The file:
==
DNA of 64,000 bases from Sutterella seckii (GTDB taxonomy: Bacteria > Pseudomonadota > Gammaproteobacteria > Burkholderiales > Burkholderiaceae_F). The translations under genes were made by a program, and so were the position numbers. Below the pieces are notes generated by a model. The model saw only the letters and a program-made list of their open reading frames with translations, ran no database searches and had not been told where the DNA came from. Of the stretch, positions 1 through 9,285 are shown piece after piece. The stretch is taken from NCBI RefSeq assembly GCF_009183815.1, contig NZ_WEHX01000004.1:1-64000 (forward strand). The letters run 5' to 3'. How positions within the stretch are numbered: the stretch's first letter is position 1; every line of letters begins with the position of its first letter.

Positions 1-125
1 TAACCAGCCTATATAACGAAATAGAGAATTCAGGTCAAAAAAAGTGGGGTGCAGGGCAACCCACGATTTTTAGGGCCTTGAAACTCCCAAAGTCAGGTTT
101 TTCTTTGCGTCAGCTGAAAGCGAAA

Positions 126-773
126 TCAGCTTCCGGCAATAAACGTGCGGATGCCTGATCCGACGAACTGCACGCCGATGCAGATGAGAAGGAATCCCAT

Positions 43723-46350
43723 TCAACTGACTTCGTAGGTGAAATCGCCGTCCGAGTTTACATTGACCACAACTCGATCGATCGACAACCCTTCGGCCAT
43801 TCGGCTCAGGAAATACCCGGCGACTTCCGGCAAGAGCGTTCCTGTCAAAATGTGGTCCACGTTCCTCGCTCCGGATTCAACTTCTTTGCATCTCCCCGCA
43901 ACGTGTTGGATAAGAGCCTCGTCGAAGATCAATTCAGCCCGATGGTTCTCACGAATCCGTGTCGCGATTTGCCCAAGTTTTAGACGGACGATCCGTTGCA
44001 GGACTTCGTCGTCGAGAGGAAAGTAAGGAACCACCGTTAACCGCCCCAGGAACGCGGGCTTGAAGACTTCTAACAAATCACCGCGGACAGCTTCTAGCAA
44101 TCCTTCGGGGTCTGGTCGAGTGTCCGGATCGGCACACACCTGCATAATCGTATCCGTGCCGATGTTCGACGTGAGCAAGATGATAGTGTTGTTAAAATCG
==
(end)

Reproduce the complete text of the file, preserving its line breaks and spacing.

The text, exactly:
DNA of 64,000 bases from Sutterella seckii (GTDB taxonomy: Bacteria > Pseudomonadota > Gammaproteobacteria > Burkholderiales > Burkholderiaceae_F). The translations under genes were made by a program, and so were the position numbers. Below the pieces are notes generated by a model. The model saw only the letters and a program-made list of their open reading frames with translations, ran no database searches and had not been told where the DNA came from. Of the stretch, positions 1 through 9,285 are shown piece after piece. The stretch is taken from NCBI RefSeq assembly GCF_009183815.1, contig NZ_WEHX01000004.1:1-64000 (forward strand). The letters run 5' to 3'. How positions within the stretch are numbered: the stretch's first letter is position 1; every line of letters begins with the position of its first letter.

Positions 1-125
1 TAACCAGCCTATATAACGAAATAGAGAATTCAGGTCAAAAAAAGTGGGGTGCAGGGCAACCCACGATTTTTAGGGCCTTGAAACTCCCAAAGTCAGGTTT
101 TTCTTTGCGTCAGCTGAAAGCGAAA

Positions 126-773
126 TCAGCTTCCGGCAATAAACGTGCGGATGCCTGATCCGACGAACTGCACGCCGATGCAGATGAGAAGGAATCCCAT

Positions 43723-46350
43723 TCAACTGACTTCGTAGGTGAAATCGCCGTCCGAGTTTACATTGACCACAACTCGATCGATCGACAACCCTTCGGCCAT
43801 TCGGCTCAGGAAATACCCGGCGACTTCCGGCAAGAGCGTTCCTGTCAAAATGTGGTCCACGTTCCTCGCTCCGGATTCAACTTCTTTGCATCTCCCCGCA
43901 ACGTGTTGGATAAGAGCCTCGTCGAAGATCAATTCAGCCCGATGGTTCTCACGAATCCGTGTCGCGATTTGCCCAAGTTTTAGACGGACGATCCGTTGCA
44001 GGACTTCGTCGTCGAGAGGAAAGTAAGGAACCACCGTTAACCGCCCCAGGAACGCGGGCTTGAAGACTTCTAACAAATCACCGCGGACAGCTTCTAGCAA
44101 TCCTTCGGGGTCTGGTCGAGTGTCCGGATCGGCACACACCTGCATAATCGTATCCGTGCCGATGTTCGACGTGAGCAAGATGATAGTGTTGTTAAAATCG